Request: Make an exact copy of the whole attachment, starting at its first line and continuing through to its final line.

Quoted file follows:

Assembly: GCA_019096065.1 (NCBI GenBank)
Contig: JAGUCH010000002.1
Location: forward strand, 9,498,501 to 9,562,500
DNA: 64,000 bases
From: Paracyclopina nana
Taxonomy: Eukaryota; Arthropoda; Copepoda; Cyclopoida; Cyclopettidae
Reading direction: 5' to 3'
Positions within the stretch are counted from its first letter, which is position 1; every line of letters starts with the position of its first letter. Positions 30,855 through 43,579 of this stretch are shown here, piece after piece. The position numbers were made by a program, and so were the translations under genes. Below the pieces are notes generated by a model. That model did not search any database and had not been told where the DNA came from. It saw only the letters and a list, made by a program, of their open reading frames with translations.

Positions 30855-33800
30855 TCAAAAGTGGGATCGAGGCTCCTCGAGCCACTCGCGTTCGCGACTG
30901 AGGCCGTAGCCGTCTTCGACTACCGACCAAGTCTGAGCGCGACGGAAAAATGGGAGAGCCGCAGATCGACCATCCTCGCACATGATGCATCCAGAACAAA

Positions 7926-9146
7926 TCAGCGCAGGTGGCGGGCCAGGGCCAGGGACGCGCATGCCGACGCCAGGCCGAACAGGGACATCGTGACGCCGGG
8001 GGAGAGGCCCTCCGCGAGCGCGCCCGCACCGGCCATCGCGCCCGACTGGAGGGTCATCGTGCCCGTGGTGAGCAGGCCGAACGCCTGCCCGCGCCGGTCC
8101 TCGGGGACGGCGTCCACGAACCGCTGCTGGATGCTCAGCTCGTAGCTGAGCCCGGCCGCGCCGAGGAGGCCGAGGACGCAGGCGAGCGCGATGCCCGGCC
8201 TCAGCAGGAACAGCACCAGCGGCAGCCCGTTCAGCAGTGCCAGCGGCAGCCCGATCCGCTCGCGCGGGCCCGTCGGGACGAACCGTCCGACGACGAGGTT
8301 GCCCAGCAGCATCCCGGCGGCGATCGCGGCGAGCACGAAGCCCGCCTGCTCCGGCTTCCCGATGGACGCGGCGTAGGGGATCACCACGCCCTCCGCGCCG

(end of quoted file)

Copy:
Assembly: GCA_019096065.1 (NCBI GenBank)
Contig: JAGUCH010000002.1
Location: forward strand, 9,498,501 to 9,562,500
DNA: 64,000 bases
From: Paracyclopina nana
Taxonomy: Eukaryota; Arthropoda; Copepoda; Cyclopoida; Cyclopettidae
Reading direction: 5' to 3'
Positions within the stretch are counted from its first letter, which is position 1; every line of letters starts with the position of its first letter. Positions 30,855 through 43,579 of this stretch are shown here, piece after piece. The position numbers were made by a program, and so were the translations under genes. Below the pieces are notes generated by a model. That model did not search any database and had not been told where the DNA came from. It saw only the letters and a list, made by a program, of their open reading frames with translations.

Positions 30855-33800
30855 TCAAAAGTGGGATCGAGGCTCCTCGAGCCACTCGCGTTCGCGACTG
30901 AGGCCGTAGCCGTCTTCGACTACCGACCAAGTCTGAGCGCGACGGAAAAATGGGAGAGCCGCAGATCGACCATCCTCGCACATGATGCATCCAGAACAAA

Positions 7926-9146
7926 TCAGCGCAGGTGGCGGGCCAGGGCCAGGGACGCGCATGCCGACGCCAGGCCGAACAGGGACATCGTGACGCCGGG
8001 GGAGAGGCCCTCCGCGAGCGCGCCCGCACCGGCCATCGCGCCCGACTGGAGGGTCATCGTGCCCGTGGTGAGCAGGCCGAACGCCTGCCCGCGCCGGTCC
8101 TCGGGGACGGCGTCCACGAACCGCTGCTGGATGCTCAGCTCGTAGCTGAGCCCGGCCGCGCCGAGGAGGCCGAGGACGCAGGCGAGCGCGATGCCCGGCC
8201 TCAGCAGGAACAGCACCAGCGGCAGCCCGTTCAGCAGTGCCAGCGGCAGCCCGATCCGCTCGCGCGGGCCCGTCGGGACGAACCGTCCGACGACGAGGTT
8301 GCCCAGCAGCATCCCGGCGGCGATCGCGGCGAGCACGAAGCCCGCCTGCTCCGGCTTCCCGATGGACGCGGCGTAGGGGATCACCACGCCCTCCGCGCCG